Bernanke had a thought, then another and another. Unfortunately they all were the same thought

As I have said repeatedly, we need a a national bank, not bottomless cavities of financial wonder that do nothing more than suck in endless dollars.

“We are down a path that this country has not seen since Andrew Jackson shut down the Second National Bank of the United States,” said Gerard Cassidy, a banking analyst at RBC Capital Markets. “We are going to go back to a time when the government controlled the banking system.”

Citibank and Bank of America are “buckling” under. More useless billions will be poured into Bank of America. It’s time to think outside the cavities. No more fancy rescue tricks.

Instead of investing tens of billions of taxpayer dollars in exchange for preferred shares in the banks, which has been the Treasury Department’s approach so far with its capital infusions, the government essentially liberated the banks from some of their most threatening assets.

The trouble with the new approach, analysts say, is that it is likely to conceal the amount of risk that taxpayers are taking on. If the government-guaranteed securities turn out to be worthless, the cost of the insurance would be much higher than if the Treasury Department had simply bailed out the banks with cash in the first place.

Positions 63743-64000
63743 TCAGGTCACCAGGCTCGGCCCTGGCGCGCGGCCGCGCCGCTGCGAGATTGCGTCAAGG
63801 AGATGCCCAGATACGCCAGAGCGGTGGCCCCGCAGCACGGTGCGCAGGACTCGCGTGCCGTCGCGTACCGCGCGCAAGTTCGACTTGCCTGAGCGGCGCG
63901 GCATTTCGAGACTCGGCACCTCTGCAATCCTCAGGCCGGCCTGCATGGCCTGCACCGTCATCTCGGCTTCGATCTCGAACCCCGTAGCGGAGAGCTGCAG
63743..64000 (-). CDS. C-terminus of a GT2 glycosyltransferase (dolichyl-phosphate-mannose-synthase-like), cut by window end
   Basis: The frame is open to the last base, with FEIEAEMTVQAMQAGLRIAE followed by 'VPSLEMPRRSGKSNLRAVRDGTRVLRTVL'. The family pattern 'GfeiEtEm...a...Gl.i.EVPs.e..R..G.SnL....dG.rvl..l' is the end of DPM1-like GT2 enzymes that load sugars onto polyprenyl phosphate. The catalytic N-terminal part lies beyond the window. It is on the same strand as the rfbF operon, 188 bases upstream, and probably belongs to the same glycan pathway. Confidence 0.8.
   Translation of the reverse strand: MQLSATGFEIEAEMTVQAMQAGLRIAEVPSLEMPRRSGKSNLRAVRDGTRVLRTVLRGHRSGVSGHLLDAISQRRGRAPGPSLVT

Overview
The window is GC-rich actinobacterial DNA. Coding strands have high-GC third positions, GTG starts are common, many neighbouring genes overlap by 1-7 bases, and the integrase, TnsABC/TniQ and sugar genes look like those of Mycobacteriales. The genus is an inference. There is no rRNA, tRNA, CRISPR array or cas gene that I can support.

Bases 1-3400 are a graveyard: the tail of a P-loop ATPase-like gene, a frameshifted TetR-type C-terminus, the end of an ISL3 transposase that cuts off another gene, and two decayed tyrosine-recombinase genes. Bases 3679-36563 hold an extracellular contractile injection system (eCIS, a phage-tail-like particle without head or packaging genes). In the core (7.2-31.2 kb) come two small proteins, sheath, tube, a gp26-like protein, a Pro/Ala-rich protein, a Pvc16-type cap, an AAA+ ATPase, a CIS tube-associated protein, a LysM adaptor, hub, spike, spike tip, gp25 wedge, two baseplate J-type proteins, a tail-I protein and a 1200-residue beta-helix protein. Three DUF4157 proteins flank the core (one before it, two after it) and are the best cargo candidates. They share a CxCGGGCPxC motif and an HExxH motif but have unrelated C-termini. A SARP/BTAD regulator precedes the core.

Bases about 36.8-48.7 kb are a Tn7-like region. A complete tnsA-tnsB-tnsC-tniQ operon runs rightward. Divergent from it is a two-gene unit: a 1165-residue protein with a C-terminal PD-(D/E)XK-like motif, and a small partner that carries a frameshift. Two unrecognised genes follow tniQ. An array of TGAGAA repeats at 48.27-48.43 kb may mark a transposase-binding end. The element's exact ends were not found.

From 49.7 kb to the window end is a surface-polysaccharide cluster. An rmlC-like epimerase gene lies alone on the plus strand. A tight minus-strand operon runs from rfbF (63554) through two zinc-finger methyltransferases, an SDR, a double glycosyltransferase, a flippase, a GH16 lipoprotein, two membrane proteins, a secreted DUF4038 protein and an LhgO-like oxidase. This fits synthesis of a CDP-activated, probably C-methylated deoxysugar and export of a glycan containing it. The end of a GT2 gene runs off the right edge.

Christopher Whalen, a managing partner at Institutional Risk Analytics, said the approach also covers up the underlying reality that the government is already essentially the majority shareholder in Citigroup.

“There’s nobody else out there to invest in them,” Mr. Whalen said. “We already own them.”

If we own them, run them. But Bernanke, like some junky who never knows when to quit, just keeps on trucking:

Speaking to the London School of Economics, but addressing American audiences as much as European ones, Mr. Bernanke warned that the federal government had no choice but to put more money into banks and other financial institutions if it had any hope of reviving the paralyzed credit markets.

Choice? There are always choices. Try thinking outside the cavity.

Like a superstitious Easter Islander, Bernanke, through education and training, keeps wasting his wood on more and more stone statues. If this is an example of our best thinking, then we are hopeless.